The first quarter of the business year often brings with it new workplace initiatives. There may be employee re-organizations, a new sales mantra to follow, or a change management initiative created to transform the business. When a new project is launched, many businesses fall into the trap of hurrying to get the message out, without taking the time to plan what the message is, to whom it is directed, and how it should be delivered.
In a world of immediate news and on-demand content, it is easy to forget that a message is only as strong as its foundation. It is easy to get caught up in the excitement of a new project; it is harder to step back, think about the message, where and to whom it’s going, what are the communications goals and objectives…and how the message should reach its targets. But the time put in up front to prepare your communication foundation is time well spent.
A strong communication plan needs to look beyond the message. It needs to consider the purpose of the project, and the business rationale. Who is being impacted? How will it affect each audience? How are the messages being delivered? Is it a short-term or long-term initiative? Does the message need to be adjusted for different business operations or different cultures? And finally, who is delivering the message? Should executive leadership deliver the message or will the message resonate better if it is delivered by local management?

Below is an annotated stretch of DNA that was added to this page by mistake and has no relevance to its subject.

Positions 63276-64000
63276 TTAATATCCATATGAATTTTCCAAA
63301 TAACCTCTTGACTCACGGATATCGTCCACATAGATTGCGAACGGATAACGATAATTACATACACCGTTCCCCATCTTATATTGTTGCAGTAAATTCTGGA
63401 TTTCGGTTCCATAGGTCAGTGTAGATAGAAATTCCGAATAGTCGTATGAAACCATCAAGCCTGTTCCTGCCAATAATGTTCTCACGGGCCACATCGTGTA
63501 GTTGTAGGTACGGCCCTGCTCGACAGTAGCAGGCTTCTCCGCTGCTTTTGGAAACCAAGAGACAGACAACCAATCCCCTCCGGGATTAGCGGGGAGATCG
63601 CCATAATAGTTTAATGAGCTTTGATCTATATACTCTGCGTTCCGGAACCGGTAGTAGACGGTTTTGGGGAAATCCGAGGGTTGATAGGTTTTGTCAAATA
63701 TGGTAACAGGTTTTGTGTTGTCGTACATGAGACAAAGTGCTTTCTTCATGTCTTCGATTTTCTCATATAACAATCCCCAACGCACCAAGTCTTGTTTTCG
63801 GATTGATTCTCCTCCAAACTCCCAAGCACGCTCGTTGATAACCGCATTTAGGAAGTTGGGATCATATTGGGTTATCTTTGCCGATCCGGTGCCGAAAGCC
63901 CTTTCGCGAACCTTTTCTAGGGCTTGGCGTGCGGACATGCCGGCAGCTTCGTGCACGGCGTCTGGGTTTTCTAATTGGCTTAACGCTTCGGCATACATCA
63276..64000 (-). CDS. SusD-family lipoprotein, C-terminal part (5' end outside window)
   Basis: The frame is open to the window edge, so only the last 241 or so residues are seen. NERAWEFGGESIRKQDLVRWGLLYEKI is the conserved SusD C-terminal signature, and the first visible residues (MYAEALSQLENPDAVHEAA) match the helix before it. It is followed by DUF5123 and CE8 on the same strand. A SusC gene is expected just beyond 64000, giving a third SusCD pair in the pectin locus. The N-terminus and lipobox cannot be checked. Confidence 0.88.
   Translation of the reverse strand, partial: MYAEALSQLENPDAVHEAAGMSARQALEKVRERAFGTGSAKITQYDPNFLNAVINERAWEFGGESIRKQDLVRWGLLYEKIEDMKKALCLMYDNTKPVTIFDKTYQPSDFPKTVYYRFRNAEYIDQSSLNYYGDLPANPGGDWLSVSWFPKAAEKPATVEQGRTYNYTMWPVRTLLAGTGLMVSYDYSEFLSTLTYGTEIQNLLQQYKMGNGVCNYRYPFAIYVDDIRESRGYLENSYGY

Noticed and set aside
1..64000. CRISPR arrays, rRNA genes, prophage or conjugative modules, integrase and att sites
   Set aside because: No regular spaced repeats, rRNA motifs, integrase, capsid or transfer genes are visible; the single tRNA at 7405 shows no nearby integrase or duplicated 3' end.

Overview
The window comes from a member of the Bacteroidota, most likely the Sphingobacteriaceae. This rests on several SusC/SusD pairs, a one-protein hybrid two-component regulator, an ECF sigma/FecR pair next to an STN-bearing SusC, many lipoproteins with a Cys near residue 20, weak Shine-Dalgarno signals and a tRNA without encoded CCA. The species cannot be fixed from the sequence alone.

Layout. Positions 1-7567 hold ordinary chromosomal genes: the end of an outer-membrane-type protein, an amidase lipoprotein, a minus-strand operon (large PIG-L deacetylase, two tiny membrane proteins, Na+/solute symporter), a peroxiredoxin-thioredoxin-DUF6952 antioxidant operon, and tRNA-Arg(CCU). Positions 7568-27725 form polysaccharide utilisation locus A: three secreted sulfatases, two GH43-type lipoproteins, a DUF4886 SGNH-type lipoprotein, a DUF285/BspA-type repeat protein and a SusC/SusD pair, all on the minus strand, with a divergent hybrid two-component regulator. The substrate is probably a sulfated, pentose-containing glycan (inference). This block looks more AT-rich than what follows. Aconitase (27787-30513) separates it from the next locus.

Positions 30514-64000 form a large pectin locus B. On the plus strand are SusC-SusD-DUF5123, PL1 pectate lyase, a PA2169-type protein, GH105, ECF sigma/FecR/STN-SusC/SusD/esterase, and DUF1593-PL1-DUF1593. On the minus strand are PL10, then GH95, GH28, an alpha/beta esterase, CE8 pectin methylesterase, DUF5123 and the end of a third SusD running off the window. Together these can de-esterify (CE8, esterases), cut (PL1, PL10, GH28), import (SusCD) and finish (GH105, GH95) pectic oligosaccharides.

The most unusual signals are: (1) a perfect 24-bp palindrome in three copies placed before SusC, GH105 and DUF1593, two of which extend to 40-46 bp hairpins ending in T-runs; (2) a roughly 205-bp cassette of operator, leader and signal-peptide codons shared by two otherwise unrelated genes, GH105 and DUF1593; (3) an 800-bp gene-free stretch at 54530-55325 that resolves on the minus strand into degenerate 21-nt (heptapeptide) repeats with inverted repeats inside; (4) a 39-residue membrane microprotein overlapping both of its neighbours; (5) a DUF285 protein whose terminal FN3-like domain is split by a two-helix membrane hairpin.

Communication isn’t about just crafting a clever slogan, developing collaterals or making a presentation. It’s about identifying the key audiences, defining the communications goal and objectives, the key messages, and the most effective media or people in your organization to deliver those messages. In developing a communications strategy, the message is crafted, targeted, reinforced and measured so that it resonates throughout your business to the people who need to hear it, understand it clearly and if needed, act on it.
“Ready, Shoot, Aim” is never a viable action plan for communications. Do the groundwork – build your foundation, and prepare. It’s the “Ready, Aim, Shoot” approach that will make your message the “shot heard ‘round the world.”
Author: Robin Imbesi